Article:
The local strategy development was supported by transnational learning. Throughout the project, transnational learning was important for knowledge exchange and mutual learning. Through walkshops and bilateral study visits, common problems were identified. A walkshop in Bulgaria and Serbia focused on integrated tourism management schemes, while partners in Slovenia and Croatia learned about coordinated tourism product development linked to greenways. Food for thought was given to partners from Hungary and Germany on a study visit to the Swabian Danube area. A bilateral study visit to Slovakia encouraged partners in their planned pilot actions.
Thematic panels consisting of master classes and critical classrooms addressed vital elements of tourism development and strengthened capacity among tourism development leaders. IT solutions in tourism, destination management and product development were only some of the topics addressed in these sessions.
Transnational learning was the strength of the INSiGHTS project, which led to stronger local strategies by offering continuous support and encouraging exchange across the Danube Transnational Programme area.
Transnational policy recommendations
Even though there are plenty of unique aspects characterizing each region, there were common problems, and joint solutions could be found.
Considering the above facts, transnational policy recommendations were drafted. First having an inventory of policies influencing sustainable development, and then conducting self-assessment on the applicability of national policies, roundtables with regional policy influencers were the forum in which policy recommendations could be brought forward by practitioners using them. The partners, therefore, contributed greatly to future development and increased their capacity for working within policy frameworks across governance levels.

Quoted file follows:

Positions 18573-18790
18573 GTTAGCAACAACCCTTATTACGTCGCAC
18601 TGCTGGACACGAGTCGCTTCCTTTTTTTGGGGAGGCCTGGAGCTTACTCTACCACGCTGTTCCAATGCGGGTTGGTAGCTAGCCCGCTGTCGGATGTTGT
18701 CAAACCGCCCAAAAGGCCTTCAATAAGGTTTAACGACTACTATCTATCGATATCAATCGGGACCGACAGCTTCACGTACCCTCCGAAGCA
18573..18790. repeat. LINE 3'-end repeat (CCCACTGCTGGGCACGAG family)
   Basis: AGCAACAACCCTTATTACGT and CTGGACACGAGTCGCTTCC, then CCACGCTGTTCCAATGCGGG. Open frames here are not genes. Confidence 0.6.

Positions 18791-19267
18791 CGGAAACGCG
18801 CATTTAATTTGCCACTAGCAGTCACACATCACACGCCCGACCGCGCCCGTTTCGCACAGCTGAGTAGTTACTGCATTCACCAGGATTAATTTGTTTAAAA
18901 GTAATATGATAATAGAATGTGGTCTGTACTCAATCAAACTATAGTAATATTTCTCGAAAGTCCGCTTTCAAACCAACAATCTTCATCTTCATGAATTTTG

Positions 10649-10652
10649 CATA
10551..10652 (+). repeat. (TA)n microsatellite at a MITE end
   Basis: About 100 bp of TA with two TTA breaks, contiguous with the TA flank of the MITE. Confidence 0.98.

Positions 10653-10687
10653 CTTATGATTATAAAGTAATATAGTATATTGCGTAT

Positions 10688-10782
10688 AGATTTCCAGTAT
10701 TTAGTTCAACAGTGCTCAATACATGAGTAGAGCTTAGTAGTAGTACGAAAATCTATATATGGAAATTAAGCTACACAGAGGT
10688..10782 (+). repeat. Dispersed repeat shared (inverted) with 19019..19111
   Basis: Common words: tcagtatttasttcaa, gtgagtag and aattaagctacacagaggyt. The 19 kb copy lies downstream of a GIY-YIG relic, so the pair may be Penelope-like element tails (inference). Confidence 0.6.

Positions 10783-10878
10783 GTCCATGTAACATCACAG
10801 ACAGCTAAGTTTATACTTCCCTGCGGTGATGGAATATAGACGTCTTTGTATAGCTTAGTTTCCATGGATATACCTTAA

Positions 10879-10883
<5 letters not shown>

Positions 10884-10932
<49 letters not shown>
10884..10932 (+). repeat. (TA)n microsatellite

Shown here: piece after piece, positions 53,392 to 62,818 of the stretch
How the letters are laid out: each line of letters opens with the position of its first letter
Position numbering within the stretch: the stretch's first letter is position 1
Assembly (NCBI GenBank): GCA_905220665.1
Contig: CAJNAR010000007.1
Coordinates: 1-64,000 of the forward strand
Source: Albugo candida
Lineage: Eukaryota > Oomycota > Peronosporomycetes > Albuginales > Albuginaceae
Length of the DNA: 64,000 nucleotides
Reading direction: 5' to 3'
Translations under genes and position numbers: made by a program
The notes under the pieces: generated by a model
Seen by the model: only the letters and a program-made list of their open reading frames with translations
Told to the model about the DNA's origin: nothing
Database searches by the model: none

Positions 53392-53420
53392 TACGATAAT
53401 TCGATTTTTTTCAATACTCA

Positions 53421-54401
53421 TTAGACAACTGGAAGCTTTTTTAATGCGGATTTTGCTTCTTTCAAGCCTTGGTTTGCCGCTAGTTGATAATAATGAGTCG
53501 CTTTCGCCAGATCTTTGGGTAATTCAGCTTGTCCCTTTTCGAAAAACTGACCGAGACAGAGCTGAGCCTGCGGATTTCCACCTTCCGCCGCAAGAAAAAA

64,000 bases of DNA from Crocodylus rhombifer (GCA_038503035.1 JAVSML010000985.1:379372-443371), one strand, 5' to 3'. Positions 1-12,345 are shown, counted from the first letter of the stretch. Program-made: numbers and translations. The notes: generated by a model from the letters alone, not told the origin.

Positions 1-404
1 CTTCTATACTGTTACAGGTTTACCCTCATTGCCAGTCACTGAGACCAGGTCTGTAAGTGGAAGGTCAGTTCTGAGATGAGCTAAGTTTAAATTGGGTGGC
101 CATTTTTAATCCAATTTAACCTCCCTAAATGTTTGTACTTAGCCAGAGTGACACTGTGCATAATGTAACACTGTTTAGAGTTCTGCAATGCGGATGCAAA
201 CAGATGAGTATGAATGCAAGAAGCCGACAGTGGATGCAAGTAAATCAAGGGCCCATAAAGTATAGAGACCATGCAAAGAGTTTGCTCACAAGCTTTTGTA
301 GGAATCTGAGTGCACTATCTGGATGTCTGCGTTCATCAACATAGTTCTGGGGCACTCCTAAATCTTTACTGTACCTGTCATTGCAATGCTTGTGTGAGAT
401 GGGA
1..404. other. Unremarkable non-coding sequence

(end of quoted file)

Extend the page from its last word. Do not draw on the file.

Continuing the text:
COLLECTING STATE-OF-THE-ART GOOD PRACTICES in Slow, Green and Healthy Tourism in the Danube region and beyond
The purpose of the collection of good practices is to show exceptional examples of state-of-the-art good practices in slow, green and healthy tourism that can serve as a guide for the Danube Region. While there was a strong focus on the Danube Region during the selection process, the good practices selected are from all over the globe. The aim is to contribute to the sustainable development of slow, green and healthy tourism, and hence, it makes no sense to limit the search to a particular area, as the experiences from other areas of the world can serve as illustrations to the Danube region.
During 2017, project partner CEEweb conducted research on state-of-the-art good practices in slow, green and healthy tourism. Following the standards agreed by the partners, a number of practices were pre-selected based on their potential to become an example to follow. These practices were analysed and evaluated, and a total of 15 (5 per Thematic Pillar) outstanding examples were finally selected. The State-of-the-Art Good Practices document presents details of these 15 good practices.
Project partners tested the viability of tools and methods jointly elaborated in the frame of the 3 Thematic pillars which represent new and innovative solutions in the less developed regions within the Danube macro-region involved in the project. The novel solutions were tested by the project partners during the pilot actions.